Story #03 for the Story A Day Challenge May 2016
A Moral Victory
They’re everywhere, Tina thought, picking up a package of Circus Peanuts. (She calls them all Circus Peanuts even though more than one company makes the candies and names them differently.) She squished one through the bag. Oh, it’s so soft and fresh. They practically melt in your mouth, all that sugar and orange-y food coloring.
It’s just not fair, Tina sighs. I can avoid them by not going down the candy aisle in the grocery store, but in these other places, they are right near the registers. Why do all these other stores carry them? Tractor Supply, really? I can’t even buy bird seed without being tempted with candy? Cabela’s, too? What do Circus Peanuts have to do with farming and hunting? It’s even worse at Jo-Ann’s Fabrics and Crafts. That big long checkout lane where you have to wait for the next cashier. They make me linger with the candy right there at fingertip level. If I could speed past it, I’d be fine, but that is never the case.
Maybe if stores had a checkout stand just for diabetics, Tina thought, or people on restricted diets, or people with no willpower (I’m talking to you, little gray-haired old lady in the mirror), that’d be great. They could stock those shelves with non-sugary stuff, like, oh, maybe cute little notebooks and pens, key chains, camouflaged letter openers, or battery-heated socks. Something, anything other than candy.
Tina moved up in line, Circus Peanuts in hand. I’ll buy this bag and just eat a few. Sure, I can throw the rest away.
Tina is lying to herself, and she knows it.
In the car, she fastens her seat belt and opens the bag of Circus Peanuts, pops one in her mouth before driving out of the parking lot. Oh, oh, so soft. Good thing I got the small bag.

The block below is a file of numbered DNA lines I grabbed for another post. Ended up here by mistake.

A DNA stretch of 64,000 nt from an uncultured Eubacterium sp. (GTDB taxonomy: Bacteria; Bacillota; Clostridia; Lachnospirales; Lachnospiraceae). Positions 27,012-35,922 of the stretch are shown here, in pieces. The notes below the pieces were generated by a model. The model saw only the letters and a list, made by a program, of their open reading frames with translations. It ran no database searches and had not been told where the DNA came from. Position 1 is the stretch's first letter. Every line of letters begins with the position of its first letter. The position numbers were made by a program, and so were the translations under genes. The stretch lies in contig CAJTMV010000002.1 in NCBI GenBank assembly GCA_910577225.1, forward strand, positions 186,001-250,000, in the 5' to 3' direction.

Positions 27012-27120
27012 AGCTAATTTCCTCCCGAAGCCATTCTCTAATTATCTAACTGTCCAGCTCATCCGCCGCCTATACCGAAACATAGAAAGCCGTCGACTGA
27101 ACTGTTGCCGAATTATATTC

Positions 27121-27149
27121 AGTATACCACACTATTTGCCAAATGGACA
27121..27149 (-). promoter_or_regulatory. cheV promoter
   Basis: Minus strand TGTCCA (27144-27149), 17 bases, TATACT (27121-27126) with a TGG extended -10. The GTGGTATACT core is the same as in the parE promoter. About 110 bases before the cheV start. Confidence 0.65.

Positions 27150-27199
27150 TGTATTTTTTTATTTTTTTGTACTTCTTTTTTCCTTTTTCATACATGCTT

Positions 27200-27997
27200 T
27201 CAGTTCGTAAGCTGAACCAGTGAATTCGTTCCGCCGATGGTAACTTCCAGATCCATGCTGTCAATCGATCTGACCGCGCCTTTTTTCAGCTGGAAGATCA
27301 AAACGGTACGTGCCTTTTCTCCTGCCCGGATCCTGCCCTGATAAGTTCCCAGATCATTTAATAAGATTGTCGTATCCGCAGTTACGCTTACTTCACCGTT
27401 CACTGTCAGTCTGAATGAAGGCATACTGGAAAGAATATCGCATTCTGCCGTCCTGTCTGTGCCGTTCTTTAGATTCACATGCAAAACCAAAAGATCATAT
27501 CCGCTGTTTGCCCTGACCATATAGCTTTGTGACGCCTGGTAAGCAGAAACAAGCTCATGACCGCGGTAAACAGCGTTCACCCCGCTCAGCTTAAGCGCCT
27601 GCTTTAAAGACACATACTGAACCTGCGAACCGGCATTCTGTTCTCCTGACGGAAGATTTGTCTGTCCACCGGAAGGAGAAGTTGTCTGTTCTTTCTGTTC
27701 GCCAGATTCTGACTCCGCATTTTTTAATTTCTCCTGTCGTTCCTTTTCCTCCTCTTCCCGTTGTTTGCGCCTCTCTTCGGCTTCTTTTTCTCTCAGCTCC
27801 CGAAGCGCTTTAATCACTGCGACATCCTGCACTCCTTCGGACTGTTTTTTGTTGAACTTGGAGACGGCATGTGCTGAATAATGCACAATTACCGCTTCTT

One by one, on the short drive home, the Circus Peanuts disappear from the bag into her mouth. She tries to make them last, saying, “Only one until I pass the big oak tree on the corner. Can’t have the next one until I’m past the STOP sign.”
By the time she arrives at her house, Tina is sick with the sugar overload. But that doesn’t stop her from eating them, no. She puts away the groceries and the bird seed and finally decides enough is enough. She takes the bag and goes outside to throw the remaining candy into the compost pile. She looks down at the bag, reeling from too much sugar, but still tempted. Walking towards the compost pile, she sneaks another candy peanut into her mouth.
She walks faster. Eats another candy. Starts trotting. Pops another one in. Her increased speed is matched by the speed of eating the candy. The faster she nears the compost pile, the faster she stuffs the candy into her mouth. For the last little bit, she sprints, clutching a candy in her hand as a reward for arriving at her destination so quickly.
Finally she reaches the mound and flings the remaining two candies away from her. And that, she announces silently to herself, is what you call a moral victory. I said I wouldn’t eat the whole bag and I didn’t.
Turning back towards the house, Tina sees a squirrel near the bird feeder, watching her.
“What are you looking at?” Tina asks, her words unintelligible, muffled by a mouth full of candy. “I left you some. Don’t complain.”
[Note: This also works with potato chips and those baked cheese fish-shaped thingies. The squirrel loves them, too.]